If you have any questions or comments, please feel free to contact Dedi Hitchens, Director of Government Affairs.
Thank you for your support.
01/11/13 - Washington State Legislature Begins 105-Day Session Janary 14th
The Washington State Legislature will begin its 105 day session January 14.
The Senate must decide who will be in power. After a very close race in the 17th District with the incumbent, Republican Don Benton retaining his Senate seat, the margin between the Democrats and the Republicans is very close 26-24. Two of the democrats Senators Rodney Tom, Medina and Tim Sheldon, Shelton, have sided with the republicans in support of creating a new Majority Coalition Caucus that has set out goals to address our States’ budget crisis with a promise of no new taxes.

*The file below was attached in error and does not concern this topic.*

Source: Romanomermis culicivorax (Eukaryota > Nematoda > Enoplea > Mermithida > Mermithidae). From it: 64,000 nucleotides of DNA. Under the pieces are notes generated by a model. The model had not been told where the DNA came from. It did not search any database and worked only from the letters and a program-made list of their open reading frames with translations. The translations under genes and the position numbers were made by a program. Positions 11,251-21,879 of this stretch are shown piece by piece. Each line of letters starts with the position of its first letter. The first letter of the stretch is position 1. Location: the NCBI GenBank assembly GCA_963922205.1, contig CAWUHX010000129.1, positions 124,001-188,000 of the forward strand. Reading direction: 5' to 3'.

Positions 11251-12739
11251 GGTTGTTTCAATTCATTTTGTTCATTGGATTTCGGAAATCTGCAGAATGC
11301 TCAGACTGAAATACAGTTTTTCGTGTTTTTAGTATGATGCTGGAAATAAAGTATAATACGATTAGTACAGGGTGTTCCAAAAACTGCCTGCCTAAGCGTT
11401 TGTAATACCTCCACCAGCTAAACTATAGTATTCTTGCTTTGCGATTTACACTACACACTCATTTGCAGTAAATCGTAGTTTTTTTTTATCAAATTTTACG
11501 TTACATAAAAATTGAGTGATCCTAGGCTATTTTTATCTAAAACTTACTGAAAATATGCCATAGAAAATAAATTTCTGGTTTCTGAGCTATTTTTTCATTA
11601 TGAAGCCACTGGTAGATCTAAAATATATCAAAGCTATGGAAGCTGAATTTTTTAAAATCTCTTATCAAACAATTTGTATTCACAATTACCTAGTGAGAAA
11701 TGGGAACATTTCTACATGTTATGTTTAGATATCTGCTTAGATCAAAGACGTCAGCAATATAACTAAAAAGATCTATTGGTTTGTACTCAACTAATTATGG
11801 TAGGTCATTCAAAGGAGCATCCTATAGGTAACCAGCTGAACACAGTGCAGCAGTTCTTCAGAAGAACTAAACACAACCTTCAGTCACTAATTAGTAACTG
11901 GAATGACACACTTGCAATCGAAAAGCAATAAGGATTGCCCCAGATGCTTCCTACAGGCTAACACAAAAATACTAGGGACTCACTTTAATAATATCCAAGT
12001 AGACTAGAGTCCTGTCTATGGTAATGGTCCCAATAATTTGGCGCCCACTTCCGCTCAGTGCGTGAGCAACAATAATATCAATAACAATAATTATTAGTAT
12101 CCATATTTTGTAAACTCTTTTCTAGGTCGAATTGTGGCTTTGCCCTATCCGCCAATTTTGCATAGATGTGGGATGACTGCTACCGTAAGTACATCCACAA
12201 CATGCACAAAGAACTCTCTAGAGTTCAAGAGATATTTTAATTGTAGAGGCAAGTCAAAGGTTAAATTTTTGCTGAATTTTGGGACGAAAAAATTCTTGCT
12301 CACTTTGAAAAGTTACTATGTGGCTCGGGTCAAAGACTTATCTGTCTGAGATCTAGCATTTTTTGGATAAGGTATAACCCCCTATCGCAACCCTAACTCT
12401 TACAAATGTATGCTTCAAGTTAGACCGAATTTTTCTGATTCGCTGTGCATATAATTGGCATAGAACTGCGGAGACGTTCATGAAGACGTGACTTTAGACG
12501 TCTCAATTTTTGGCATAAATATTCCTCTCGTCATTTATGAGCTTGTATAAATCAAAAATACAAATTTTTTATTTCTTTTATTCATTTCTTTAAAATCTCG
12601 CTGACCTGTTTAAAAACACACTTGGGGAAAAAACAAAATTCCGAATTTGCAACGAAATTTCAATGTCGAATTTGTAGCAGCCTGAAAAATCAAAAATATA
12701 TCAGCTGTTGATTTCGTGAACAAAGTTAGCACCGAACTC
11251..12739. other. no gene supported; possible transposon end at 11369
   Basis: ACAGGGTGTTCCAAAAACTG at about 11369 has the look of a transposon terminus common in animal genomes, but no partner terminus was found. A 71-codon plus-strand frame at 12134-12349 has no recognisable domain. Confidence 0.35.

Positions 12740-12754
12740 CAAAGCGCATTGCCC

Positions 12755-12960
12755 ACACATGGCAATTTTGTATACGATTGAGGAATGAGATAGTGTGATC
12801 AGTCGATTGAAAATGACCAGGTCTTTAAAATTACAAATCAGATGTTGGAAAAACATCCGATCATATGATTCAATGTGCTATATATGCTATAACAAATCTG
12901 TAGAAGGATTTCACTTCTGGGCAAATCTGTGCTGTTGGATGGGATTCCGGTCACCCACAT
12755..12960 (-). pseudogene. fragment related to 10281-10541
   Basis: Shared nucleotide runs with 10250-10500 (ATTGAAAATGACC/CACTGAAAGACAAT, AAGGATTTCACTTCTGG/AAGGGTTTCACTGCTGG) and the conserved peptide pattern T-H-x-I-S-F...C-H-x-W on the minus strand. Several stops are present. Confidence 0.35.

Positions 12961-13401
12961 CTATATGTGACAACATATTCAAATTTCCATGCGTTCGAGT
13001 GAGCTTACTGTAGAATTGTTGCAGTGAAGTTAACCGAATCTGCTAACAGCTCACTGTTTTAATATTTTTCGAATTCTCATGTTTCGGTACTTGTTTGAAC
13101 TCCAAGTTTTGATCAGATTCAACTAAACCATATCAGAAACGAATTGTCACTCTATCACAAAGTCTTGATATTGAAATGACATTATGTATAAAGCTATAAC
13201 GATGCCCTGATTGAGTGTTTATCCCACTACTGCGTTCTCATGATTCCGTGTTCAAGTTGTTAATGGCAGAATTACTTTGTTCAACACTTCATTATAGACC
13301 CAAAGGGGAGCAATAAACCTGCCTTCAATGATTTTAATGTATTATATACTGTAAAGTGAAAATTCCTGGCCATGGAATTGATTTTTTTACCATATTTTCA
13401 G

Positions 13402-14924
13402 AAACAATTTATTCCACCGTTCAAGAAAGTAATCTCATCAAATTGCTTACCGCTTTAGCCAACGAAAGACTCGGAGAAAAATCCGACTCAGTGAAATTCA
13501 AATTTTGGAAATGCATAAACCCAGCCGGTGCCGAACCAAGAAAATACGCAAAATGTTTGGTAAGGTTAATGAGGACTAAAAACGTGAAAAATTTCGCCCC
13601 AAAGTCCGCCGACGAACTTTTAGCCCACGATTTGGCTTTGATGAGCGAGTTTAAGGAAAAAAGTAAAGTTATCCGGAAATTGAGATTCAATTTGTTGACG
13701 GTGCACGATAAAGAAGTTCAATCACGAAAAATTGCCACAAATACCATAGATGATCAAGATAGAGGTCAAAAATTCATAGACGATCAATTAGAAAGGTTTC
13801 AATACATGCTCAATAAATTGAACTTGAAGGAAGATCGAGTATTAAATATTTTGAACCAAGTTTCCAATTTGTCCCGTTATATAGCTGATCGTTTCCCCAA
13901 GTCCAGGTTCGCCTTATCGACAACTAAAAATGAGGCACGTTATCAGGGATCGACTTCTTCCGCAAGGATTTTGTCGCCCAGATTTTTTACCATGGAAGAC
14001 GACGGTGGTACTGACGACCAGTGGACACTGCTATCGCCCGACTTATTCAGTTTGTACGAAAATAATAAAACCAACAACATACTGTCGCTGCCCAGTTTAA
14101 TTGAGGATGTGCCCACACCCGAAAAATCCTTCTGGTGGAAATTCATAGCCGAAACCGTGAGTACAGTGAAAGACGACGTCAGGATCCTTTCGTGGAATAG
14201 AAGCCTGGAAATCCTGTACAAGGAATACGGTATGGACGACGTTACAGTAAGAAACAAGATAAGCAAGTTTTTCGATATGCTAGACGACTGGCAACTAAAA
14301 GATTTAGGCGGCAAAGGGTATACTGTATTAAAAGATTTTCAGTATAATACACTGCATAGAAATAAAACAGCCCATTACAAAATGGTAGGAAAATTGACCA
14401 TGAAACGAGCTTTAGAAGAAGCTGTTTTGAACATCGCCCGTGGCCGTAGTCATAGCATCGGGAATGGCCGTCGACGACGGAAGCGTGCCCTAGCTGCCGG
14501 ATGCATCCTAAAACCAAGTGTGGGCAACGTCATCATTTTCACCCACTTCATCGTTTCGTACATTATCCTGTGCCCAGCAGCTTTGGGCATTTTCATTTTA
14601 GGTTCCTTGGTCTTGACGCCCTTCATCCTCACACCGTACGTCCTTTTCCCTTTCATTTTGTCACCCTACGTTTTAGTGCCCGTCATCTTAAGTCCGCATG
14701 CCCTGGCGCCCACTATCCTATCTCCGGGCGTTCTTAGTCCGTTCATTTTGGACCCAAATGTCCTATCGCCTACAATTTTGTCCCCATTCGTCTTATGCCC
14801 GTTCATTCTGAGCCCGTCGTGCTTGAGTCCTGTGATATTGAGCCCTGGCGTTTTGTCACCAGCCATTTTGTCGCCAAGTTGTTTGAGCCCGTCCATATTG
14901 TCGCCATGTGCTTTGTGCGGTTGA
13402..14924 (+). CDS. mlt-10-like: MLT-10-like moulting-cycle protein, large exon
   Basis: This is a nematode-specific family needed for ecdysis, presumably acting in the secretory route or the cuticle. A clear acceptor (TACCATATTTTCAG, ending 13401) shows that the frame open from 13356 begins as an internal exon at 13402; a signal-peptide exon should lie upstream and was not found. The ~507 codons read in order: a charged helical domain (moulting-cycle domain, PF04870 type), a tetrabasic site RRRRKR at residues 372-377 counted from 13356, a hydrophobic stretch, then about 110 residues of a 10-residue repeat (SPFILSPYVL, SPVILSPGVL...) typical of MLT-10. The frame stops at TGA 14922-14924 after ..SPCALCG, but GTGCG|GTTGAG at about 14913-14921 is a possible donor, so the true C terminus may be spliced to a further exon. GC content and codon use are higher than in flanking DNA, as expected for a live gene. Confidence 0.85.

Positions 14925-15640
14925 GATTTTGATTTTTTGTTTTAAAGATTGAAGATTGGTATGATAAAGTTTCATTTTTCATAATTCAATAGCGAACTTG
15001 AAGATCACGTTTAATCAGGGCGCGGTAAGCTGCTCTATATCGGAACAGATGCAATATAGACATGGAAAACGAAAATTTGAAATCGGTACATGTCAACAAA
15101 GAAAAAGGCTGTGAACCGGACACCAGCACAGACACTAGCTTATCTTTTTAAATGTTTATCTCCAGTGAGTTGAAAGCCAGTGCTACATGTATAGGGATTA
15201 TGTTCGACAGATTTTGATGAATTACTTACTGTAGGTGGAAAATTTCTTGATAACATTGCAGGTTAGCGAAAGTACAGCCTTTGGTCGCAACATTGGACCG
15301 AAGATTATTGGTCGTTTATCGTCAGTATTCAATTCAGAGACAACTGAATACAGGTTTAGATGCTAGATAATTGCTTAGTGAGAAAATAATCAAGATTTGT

This is an unprecedented move and a one that needs to be voted on by the Senate before any work can begin.
LRAC’s priorities for the 2013 session will depend upon the outcome of what happens in the Senate. We will be pursuing legislation that aims to include pharmacists in Washington State’s Legend Drug Act and increase penalties for crimes against pharmacies. We will also be supporting efforts to authorize electronic prescription transmission of CII’s and standardization and simplification of prior authorization processes.
Interim work has been happening with respect to pharmacy benefit manager reform, however, those efforts are still going on.
Washington State is still in a budget crisis and LRAC will be constantly monitoring legislation that would have negative impacts on your patients and your pharmacy.